With the season just three (!) days away, it’s time to start breaking down the schedule game by game. Today, I’ll be looking at Michigan’s first four games, against Connecticut, Notre Dame, Massachusetts, and Bowling Green:
Game One — Sept. 4: Connecticut
Blog of Note: Sox and Dawgs
2009: 8-5 overall, 3-4 Big East, beat South Carolina 20-7 in Papajohns.com Bowl
Returning Starters: 16 (8 offense, 8 defense)
Breakdown: Michigan will face a formidable foe to open the season when UConn visits the Big House on Saturday. On offense, the Huskies will be led by junior running back Jordan Todman, one of two UConn backs to break the 1,000-yard mark last season, who will see his role increase after the graduation of Andre Dixon. With Todman running behind four returning starters on the offensive line, the Huskies should be able to move the ball on the ground. The question for UConn’s offense will be how their passing game fares after their top two receivers from 2009 graduated and backup quarterback Cody Endres, who split the starting job with redshirt senior Zach Frazer last year, was suspended indefinitely by the team. Frazer will need to step up his game after completing just 53.2% of his passes and posting a 10:9 touchdown-to-interception ratio last year — he did look strong down the stretch, throwing eight of his touchdowns in his final five starts, but will have to be more consistent this season.
The Husky defense will be led by their strong linebacking corps, where they feature three former All-Big East players — fifth-year seniors Lawrence Wilson (140 tackles in 2009) and Scott Lutrus (69 tackles in just eight games) and senior Greg Lloyd (91 tackles). Lloyd was expected by most to redshirt this season after tearing his ACL and MCL late last season, but he has made a very quick recovery and will be in the lineup on Saturday. UConn also returns three starters along the defensive line, but they lost junior defensive end Marcus Campbell for the season with a torn ACL in fall camp — replacing him will be 6-1, 225-pound sophomore Trevardo Williams. The defensive backfield returns just two starters from a unit responsible for finishing 85th in the country in pass efficiency defense, and much like Michigan, they only have one safety on the roster with game experience.
Kicker Dave Teggart returns, but he converted just 14-of-23 field goal attempts in 2009, and the Huskies will be breaking in a new punter in redshirt freshman Cole Wagner.
Key Matchup: Denard Robinson and the running backs vs. UConn’s defensive ends — If Robinson starts as expected against UConn, Michigan will look to utilize Robinson’s game-breaking speed on the edge against the Huskies’ relatively-light defensive ends. If the Wolverines can for UConn to commit to stopping the run, that should open up the passing game for Robinson — is he is as improved as advertised in the passing game, he should have no problem picking apart UConn’s secondary.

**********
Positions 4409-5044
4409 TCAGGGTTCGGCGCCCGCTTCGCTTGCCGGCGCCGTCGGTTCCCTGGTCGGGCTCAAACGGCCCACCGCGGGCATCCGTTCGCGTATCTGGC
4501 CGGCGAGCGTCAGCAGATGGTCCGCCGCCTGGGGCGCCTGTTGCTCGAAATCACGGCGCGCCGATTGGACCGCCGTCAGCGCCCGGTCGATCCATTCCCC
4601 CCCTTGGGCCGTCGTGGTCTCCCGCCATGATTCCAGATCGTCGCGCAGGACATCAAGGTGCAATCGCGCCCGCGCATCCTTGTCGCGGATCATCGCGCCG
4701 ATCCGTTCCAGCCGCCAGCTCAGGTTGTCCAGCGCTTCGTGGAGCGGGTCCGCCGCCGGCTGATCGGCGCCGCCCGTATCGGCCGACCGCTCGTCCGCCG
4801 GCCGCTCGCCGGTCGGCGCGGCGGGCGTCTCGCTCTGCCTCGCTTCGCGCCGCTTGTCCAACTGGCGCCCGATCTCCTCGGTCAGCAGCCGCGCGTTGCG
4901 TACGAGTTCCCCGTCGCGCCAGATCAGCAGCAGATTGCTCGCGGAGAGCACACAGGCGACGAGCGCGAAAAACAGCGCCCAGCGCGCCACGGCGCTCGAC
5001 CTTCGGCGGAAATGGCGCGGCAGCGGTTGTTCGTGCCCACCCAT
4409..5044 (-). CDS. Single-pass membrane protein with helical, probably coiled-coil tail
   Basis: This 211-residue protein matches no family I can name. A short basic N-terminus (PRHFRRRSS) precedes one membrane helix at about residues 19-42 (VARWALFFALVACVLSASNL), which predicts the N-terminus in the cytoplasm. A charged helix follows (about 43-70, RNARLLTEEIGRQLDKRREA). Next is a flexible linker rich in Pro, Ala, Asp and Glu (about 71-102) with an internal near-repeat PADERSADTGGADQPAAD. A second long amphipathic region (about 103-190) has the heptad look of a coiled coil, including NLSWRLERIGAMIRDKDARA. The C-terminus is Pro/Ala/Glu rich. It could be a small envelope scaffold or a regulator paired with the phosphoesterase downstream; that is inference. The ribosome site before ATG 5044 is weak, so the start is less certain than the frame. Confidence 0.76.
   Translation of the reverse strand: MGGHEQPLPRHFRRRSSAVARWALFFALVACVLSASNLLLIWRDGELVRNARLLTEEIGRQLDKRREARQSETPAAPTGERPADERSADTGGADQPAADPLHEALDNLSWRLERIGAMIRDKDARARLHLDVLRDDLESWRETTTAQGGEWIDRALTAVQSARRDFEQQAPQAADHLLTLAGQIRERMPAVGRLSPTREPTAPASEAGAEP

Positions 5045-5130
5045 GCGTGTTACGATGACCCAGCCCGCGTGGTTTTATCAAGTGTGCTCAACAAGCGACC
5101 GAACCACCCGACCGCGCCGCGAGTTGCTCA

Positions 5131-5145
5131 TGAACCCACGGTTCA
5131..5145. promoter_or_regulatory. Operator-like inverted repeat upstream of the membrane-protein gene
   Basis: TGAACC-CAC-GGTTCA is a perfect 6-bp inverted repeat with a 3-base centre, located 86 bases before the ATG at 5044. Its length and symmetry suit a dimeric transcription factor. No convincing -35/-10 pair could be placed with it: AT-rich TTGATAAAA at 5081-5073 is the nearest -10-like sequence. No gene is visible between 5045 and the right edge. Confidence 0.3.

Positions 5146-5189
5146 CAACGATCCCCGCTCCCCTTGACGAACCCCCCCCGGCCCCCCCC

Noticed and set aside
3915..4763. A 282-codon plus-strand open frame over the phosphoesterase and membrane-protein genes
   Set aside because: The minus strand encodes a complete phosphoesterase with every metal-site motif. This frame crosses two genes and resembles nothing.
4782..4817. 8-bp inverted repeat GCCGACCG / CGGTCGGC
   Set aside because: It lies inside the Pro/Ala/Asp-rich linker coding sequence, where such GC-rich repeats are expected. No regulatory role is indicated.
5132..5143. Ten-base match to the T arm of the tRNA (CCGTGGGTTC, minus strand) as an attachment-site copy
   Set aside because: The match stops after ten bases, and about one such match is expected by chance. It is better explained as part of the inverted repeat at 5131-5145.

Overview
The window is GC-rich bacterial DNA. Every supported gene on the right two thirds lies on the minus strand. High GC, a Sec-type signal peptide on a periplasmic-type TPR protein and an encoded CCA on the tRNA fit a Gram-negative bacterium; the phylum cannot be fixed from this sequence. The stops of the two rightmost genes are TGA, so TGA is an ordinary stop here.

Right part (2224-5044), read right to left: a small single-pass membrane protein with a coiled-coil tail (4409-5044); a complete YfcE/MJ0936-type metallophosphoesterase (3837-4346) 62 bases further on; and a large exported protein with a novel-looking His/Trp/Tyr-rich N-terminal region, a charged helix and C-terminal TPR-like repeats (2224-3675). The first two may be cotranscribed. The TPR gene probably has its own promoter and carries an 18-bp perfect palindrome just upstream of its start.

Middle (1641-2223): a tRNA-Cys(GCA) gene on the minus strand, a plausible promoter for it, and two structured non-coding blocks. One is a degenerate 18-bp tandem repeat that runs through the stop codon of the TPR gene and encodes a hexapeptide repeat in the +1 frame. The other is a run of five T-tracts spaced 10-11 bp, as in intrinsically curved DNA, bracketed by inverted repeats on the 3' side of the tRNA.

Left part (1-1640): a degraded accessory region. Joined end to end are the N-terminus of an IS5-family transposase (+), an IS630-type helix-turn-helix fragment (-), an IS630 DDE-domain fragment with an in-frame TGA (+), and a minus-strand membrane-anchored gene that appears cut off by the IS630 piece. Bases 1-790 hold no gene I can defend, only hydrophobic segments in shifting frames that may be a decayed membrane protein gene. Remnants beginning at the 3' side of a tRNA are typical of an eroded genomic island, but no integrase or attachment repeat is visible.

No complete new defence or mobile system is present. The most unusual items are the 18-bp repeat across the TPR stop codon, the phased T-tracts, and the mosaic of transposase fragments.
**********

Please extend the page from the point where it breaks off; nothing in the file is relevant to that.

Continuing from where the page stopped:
Prediction: Connecticut’s offense should put up some points on the Michigan defense, but the Husky defense has some major holes to exploit as well. This should be a high-scoring affair and a close game, but I give the slight edge to the home team — Michigan 37, UConn 31
Breakdown: Notre Dame has to replace some big names in quarterback Jimmy Clausen and Biletnikoff Award-winner Golden Tate, but with offensive whiz Brian Kelly taking over as head coach from Charlie Weis and several blue-chip players in place, this is still a very dangerous team. Junior Dane Crist is coming off a torn ACL that cost him most of last fall and all of the spring, but the former five-star prospect should be an able replacement for Clausen. He’ll have the weapons around him to succeed, with junior Michael Floyd (who may be even better than Tate), freshman sensation Tai-ler Jones, and senior Duval Karmara at receiver, Mackey Award contender Kyle Rudolph at tight end, and senior Armando Allen returning at running back. The offensive line must replace three starters, and the Irish will have to make a successful transition to Kelly’s spread offense, but the pieces are in place for this to be an explosive unit.
On defense, Notre Dame will transition from the 4-3 to a 3-4 look as they hope to improve on a unit that finished 86th in the country in total defense in 2009. The front seven returns six starters, including nose tackle Ian Williams, who enters his fourth year as a starter, and former five-star linebacker recruit Manti Te’o, who tallied 63 tackles as a freshman last season. The Irish will have to be strong up front as the secondary breaks in two new starting safeties (although one, senior Harrison Smith, has starting experience at the strong safety but played linebacker last season) and looks to find some consistency from their experienced cornerbacks after finishing just 82nd in the country in pass efficiency defense.
The kicking game should be solid, as Notre Dame returns kicker Nick Tausch, who went 14-for-17 on field goals last year, and punter Ben Turk, who placed nine of his 26 attempts inside the opponent 20 while only kicking two touchbacks.